Stay engaged, involved, and up-to-date: In the weekly reviews from the Women’s Public Policy Network, we look back on last week’s highlights from the WPPN, share updates on bills affecting women that are moving at the Statehouse, showcase weekly news clips, and provide calls to action on bills pending in the Legislature. Sign up for our emails to receive these updates in your inbox every week!
Public health policy expert and outspoken healthcare advocate, Allison Russo, shares her own powerful story to express the real-life impacts that legislation can have on women. Her guest blog post discusses why Ohio lawmakers should stop the bans and, instead, prioritize issues that help women and families.
“After consulting with my OB/GYN, who sweetly shed a tear with me during that initial visit, I was immediately referred to a perinatal genetics clinic to better understand my prenatal screening options. In the six years since my prior pregnancy, those tests were now vast and advanced, and I wanted to take full advantage of the information they provided. The two weeks between that initial screening blood draw and our meeting with the genetics counselor to discuss the results were not pleasant ones for my husband and me. The “what-ifs” were overwhelming.” Read the full blog post here.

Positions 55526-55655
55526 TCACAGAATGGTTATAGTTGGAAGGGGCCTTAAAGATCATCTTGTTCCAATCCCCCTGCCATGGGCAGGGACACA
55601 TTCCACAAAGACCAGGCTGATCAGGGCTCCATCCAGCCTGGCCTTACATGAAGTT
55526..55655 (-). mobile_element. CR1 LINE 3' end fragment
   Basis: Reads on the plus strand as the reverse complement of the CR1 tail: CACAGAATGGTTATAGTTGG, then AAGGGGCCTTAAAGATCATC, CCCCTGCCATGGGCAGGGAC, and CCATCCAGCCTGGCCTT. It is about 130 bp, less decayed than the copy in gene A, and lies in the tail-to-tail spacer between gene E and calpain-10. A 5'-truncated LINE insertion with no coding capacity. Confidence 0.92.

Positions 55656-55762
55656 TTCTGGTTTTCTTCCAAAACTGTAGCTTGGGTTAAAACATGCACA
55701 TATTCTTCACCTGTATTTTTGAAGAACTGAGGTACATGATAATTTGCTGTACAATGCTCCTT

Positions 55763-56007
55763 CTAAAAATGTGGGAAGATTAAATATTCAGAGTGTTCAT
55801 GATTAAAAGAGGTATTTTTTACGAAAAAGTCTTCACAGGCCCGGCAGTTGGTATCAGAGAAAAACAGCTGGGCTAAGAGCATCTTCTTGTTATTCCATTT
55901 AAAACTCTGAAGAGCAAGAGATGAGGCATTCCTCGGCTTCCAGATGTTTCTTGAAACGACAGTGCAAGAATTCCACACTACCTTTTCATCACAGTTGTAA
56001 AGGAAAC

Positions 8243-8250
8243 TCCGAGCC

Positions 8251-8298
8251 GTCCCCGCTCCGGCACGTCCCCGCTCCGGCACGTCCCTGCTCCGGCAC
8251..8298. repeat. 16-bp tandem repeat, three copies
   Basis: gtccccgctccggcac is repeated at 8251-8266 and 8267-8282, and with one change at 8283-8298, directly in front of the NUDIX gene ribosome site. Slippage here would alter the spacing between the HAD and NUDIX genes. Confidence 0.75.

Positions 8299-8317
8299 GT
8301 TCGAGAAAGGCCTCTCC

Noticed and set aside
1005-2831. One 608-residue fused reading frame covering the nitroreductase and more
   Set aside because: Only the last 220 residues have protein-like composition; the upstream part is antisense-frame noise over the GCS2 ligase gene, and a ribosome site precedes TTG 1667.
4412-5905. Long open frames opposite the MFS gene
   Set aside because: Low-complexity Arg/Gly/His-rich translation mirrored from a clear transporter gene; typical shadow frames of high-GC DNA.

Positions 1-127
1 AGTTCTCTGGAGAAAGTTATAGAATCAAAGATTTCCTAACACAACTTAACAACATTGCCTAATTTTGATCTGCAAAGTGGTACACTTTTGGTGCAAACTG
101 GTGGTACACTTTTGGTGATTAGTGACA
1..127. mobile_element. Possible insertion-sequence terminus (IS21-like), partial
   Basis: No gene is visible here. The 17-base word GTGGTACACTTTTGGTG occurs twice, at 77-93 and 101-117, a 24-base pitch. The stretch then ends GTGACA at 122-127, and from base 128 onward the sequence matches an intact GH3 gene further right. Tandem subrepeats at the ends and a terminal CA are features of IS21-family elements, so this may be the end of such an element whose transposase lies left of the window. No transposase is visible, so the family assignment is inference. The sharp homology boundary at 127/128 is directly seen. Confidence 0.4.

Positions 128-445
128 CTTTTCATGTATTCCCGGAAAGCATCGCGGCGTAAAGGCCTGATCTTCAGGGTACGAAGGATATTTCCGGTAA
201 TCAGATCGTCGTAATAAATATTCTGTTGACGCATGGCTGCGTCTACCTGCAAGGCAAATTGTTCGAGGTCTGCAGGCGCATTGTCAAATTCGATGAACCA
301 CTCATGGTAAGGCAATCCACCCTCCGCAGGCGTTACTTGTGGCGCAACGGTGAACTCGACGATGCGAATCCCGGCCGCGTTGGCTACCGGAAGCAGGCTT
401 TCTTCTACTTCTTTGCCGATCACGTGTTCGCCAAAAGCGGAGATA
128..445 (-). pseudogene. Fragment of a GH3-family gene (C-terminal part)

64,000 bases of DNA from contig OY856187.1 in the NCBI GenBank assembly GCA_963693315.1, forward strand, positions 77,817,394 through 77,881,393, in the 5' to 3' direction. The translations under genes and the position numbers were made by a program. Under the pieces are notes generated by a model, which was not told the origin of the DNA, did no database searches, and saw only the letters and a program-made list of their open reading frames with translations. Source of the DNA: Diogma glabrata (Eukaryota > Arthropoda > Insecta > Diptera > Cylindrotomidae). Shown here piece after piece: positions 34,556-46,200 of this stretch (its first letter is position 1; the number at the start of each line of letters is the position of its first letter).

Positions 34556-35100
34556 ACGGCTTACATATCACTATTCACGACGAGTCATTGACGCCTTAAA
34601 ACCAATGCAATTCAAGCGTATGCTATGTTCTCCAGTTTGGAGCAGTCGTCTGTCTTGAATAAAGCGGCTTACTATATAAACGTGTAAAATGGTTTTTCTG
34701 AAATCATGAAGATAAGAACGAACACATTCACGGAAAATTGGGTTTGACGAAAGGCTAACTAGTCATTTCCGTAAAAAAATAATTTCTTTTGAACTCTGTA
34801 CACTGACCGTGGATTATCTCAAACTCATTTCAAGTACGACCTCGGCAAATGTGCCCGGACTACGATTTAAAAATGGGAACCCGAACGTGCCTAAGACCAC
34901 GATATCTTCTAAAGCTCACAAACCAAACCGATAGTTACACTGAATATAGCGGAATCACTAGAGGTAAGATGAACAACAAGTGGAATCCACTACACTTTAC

The Real Future of Work
Politico Magazine, January/February 2018
Cleveland Plain Dealer, January 2, 2018
Rewire, January 3, 2018
A record-breaking 22 women are now serving in the US Senate
CNN, January 3, 2018
Proposed law would ban forcing Ohio nurses to work overtime
Dayton Daily News, January 4, 2018
Restore long-term funding for children’s health programs: editorial
Cleveland Plain Dealer, January 5, 2018
Join panelists Bob Ghiloni, Head Men’s Basketball Coach at Denison University, Karen Dennis, Director of Track and Field and Cross Country at The Ohio State University, Jaden Lunger, men’s soccer student-athlete at Otterbein University, and Cayla McNeil, former women’s lacrosse student-athlete at Otterbein University. The panel will be moderated by Sarah Pariser, Director of Grants and Programs at The Women’s Fund of Central Ohio. Find out more and register online here.
At the conclusion of the 2017 legislative session, the Ohio legislature passed the Down syndrome abortion ban (HB214) out of the House and Senate. The bill was then signed into law by Governor Kasich before the end of the year, making it the 20th restriction to abortion and reproductive health care that he has signed since taking office in 2011. Ohio is now the fourth state to pass such a law, despite similar legislation in Indiana being blocked by the a federal judge for being unconstitutional.
The legislation will charge a doctor with a fourth degree felony if they performed an abortion procedure for a woman if the reason for seeking to terminate the pregnancy is in part due to a Down syndrome diagnosis. During a time when Ohio women and families are facing a complex prenatal diagnosis, lawmakers should not stand in the way of a health care decision that should, instead, be a decision informed by comprehensive medical information and made in consultation with a woman’s family and doctor.